The War Measures Act gives sweeping powers to the Government. It also suspends the operation of the Canadian Bill of Rights. I can assure you that the Government is most reluctant to seek such powers, and did so only when it became crystal clear that the situation could not be controlled unless some extraordinary assistance was made available on an urgent basis.

The authority contained in the Act will permit Governments to deal effectively with the nebulous yet dangerous challenge to society represented by the terrorist organizations. The criminal law as it stands is simply not adequate to deal with systematic terrorism.

The police have therefore been given certain extraordinary powers necessary for the effective detection and elimination of conspiratorial organizations which advocate the use of violence. These organizations, and membership in them, have been declared illegal. The powers include the right to search and arrest without warrant, to detain suspected persons without the necessity of laying specific charges immediately, and to detain persons without bail.

These are strong powers and I find them as distasteful as I am sure do you. They are necessary, however, to permit the police to deal with persons who advocate or promote the violent overthow of our democratic system. In short, I assure you that the Government recognizes its grave responsibilities in interfering in certain cases with civil liberties, and that it remains answerable to the people of Canada for its actions. The Government will revoke this proclamation as soon as possible.

As I said in the House of Commons this morning, the government will allow sufficient time to pass to give it the necessary experience to assess the type of statute which may be required in the present circumstances.

It is my firm intention to discuss then with the leaders of the Opposition parties the desirability of introducing legislation of a less comprehensive nature. In this respect I earnestly solicit from the leaders and from all Honourable members constructive suggestions for the amendment of the regulations. Such suggestions will be given careful consideration for possible inclusion in any new statute.

I recognize, as I hope do others, that this extreme position into which governments have been forced is in some respects a trap. It is a well-known technique of revolutionary groups who attempt to destroy society by unjustified violence to goad the authorities into inflexible attitudes. The revolutionaries then employ this evidence of alleged authoritarianism as justification for the need to use violence in their renewed attacks on the social structure. I appeal to all Canadians not to become so obsessed by what the government has done today in response to terrorism that they forget the opening play in this vicious game. That play was taken by the revolutionaries; they chose to use bombing, murder and kidnapping.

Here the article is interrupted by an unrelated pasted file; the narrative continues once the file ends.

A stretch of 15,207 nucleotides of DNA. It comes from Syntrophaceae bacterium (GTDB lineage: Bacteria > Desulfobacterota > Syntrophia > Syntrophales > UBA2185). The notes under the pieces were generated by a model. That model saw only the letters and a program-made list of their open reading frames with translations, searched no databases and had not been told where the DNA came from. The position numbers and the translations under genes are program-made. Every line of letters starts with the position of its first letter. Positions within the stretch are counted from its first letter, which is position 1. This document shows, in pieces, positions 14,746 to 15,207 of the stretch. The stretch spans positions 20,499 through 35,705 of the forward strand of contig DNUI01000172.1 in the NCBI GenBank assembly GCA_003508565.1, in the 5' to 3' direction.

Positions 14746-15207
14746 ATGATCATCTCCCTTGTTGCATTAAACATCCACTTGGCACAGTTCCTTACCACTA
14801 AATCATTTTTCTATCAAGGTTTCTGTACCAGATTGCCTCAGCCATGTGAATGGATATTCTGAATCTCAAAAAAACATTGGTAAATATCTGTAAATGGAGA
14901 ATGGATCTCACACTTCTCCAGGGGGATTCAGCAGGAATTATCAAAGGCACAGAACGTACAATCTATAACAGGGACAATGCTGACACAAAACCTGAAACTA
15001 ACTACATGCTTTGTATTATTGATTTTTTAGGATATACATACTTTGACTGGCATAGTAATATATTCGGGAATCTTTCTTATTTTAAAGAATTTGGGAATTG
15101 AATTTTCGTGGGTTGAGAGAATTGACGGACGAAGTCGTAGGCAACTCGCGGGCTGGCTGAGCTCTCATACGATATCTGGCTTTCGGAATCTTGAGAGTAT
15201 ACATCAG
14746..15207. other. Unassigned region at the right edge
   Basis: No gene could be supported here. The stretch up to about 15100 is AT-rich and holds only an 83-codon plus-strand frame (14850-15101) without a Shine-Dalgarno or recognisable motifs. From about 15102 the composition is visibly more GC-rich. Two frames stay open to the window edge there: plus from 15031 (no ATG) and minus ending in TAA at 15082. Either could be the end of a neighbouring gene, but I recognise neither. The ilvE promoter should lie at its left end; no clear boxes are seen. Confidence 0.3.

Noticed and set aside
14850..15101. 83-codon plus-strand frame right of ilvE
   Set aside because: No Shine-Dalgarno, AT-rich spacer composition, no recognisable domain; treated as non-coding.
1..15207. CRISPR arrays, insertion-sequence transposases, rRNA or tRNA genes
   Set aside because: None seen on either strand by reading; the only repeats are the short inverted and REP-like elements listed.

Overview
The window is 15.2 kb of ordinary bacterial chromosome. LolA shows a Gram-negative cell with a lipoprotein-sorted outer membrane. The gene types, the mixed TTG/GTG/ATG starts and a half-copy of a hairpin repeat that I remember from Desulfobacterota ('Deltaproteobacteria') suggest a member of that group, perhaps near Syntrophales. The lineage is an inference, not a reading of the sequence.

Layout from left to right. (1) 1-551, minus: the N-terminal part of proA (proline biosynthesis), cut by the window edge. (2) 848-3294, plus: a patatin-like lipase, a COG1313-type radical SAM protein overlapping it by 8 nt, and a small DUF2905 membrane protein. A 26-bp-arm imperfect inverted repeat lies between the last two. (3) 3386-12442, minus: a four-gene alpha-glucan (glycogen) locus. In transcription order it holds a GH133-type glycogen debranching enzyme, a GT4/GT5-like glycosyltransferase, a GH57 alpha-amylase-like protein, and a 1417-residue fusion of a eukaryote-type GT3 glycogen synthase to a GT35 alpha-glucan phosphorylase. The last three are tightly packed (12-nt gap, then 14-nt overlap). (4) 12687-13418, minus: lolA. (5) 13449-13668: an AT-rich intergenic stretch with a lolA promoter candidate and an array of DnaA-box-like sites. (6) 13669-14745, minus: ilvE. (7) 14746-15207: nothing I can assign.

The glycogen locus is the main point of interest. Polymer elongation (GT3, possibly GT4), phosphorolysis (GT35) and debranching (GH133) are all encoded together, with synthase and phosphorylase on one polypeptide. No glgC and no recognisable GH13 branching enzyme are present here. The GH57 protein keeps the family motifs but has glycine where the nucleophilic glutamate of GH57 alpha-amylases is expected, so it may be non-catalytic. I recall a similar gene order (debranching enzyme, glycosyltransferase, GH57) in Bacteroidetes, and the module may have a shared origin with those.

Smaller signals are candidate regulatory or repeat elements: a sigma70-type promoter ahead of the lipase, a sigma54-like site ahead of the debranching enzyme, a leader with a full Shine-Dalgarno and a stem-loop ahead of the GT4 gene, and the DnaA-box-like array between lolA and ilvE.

The threat posed by the FLQ terrorists and their supporters is out of all proportion to their numbers. This follows from the fact that they act stealthily and because they are known to have in their possession a considerable amount of dynamite. To guard against the very real possibility of bombings directed at public buildings or utilities in the immediate future, the Government of Quebec has requested the assistance of the Canadian Armed Forces to support the police in several places in the Province of Quebec. These forces took up their positions yesterday.

Violence, unhappily, is no stranger to this decade. The Speech from the Throne opening the current session of Parliament a few days ago said that "we live in a period of tenseness and unease". We must not overlook the fact, moreover, that violence is often a symptom of deep social unrest. This government has pledged that it will introduce legislation which deals not just with symptoms but with the social causes which often underlie or serve as an excuse for crime and disorder.

It was in that context that I stated in the House of Commons a year ago that there was no need anywhere in Canada for misguided or misinformed zealots to resort to acts of violence in the belief that only in this fashion could they accomplish change. There may be some places in the world where the law is so inflexible and so insensitive as to prompt such beliefs. But Canada is not such a place. I said then, and I repeat now, that those who would defy the law and ignore the opportunities available to them to right their wrongs and satisfy their claims will receive no hearing from this government.

We shall ensure that the laws passed by Parliament are worthy of respect. We shall also ensure that those laws are respected.

We have seen in many parts of Canada all too much evidence of violence in the name of revolution in the past 12 months. We are now able to see some of the consequences of violence. Persons who invoke violence are raising deliberately the level of hate in Canada. They do so at a time when the country must eliminate hate, and must exhibit tolerance and compassion in order to create the kind of society which we all desire. Yet those who disrespect legal processes create a danger that law-abiding elements of the community, out of anger and out of fear, will harden their attitudes and refuse to accommodate any change or remedy any shortcomings. They refuse because fear deprives persons of their normal sense of compassion and their normal sense of justice.